The Problem of Coercion and Proposal for Reform
|Area||Corporate Finance and Securities|
Article originally published in Federated Press, Corporate Financing, Volume XVII, No. 2.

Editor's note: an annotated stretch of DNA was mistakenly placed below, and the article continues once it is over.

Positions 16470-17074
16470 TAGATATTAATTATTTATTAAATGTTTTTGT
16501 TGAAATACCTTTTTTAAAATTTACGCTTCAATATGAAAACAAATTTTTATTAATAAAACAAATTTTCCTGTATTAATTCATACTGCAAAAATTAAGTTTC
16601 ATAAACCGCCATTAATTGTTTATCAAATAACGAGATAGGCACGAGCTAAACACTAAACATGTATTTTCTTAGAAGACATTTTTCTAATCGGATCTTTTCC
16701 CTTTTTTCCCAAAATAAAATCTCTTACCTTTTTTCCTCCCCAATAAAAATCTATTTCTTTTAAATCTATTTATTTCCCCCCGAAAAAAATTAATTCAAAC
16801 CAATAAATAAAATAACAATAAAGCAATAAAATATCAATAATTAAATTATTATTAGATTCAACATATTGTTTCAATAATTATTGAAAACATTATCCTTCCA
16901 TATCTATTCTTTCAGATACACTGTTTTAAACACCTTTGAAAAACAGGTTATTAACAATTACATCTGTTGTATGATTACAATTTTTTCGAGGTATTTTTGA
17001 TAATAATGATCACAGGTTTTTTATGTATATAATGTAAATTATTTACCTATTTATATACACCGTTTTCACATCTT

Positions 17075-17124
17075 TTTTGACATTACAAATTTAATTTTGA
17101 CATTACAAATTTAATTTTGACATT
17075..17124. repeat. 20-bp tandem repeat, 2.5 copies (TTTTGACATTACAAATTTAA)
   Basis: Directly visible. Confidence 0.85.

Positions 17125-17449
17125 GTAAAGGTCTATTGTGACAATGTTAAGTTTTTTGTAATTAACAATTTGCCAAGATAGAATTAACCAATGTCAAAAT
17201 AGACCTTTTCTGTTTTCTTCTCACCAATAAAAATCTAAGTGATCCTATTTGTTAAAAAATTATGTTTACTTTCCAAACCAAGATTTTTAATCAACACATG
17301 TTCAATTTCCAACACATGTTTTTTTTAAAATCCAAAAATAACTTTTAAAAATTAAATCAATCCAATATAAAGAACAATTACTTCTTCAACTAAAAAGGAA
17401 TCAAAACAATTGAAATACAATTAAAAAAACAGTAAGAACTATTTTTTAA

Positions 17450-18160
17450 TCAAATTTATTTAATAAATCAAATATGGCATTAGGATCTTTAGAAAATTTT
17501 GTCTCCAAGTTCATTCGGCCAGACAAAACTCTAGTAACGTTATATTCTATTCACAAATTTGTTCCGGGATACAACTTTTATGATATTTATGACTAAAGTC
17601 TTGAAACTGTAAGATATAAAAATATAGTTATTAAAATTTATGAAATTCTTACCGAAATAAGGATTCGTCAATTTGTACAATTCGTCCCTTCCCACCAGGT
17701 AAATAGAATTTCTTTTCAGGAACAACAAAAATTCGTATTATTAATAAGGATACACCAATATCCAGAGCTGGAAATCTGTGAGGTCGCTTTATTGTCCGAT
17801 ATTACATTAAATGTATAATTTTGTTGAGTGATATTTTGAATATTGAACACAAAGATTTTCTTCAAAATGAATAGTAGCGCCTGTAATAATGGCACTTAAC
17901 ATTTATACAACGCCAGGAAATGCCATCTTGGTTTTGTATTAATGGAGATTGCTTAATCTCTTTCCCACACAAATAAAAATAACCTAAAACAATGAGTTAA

In Ontario, Part XX of the Securities Act (the “Act” and with corresponding rules and regulations, the “Ontario take-over bid regime”) governs take-over bids. The Act defines a take-over bid as an offer to acquire outstanding voting or equity securities of any class of a company that, if acquired, would result in the offeror acquiring an aggregate of 20% or more of the outstanding securities of that class. Since there is nothing in the Act that requires an offeror to bid for all the issued and outstanding securities of a target company, an offeror may bid for some of the outstanding securities of that company, allowing the offeror to acquire de facto control without acquiring the entire company. This is known as a partial bid. There are currently no rules in the Ontario take-over bid regime specific to partial bids. If a partial bid is made for 20% or more of the outstanding securities of a class of the target company, the bid must comply with the Ontario take-over bid regime.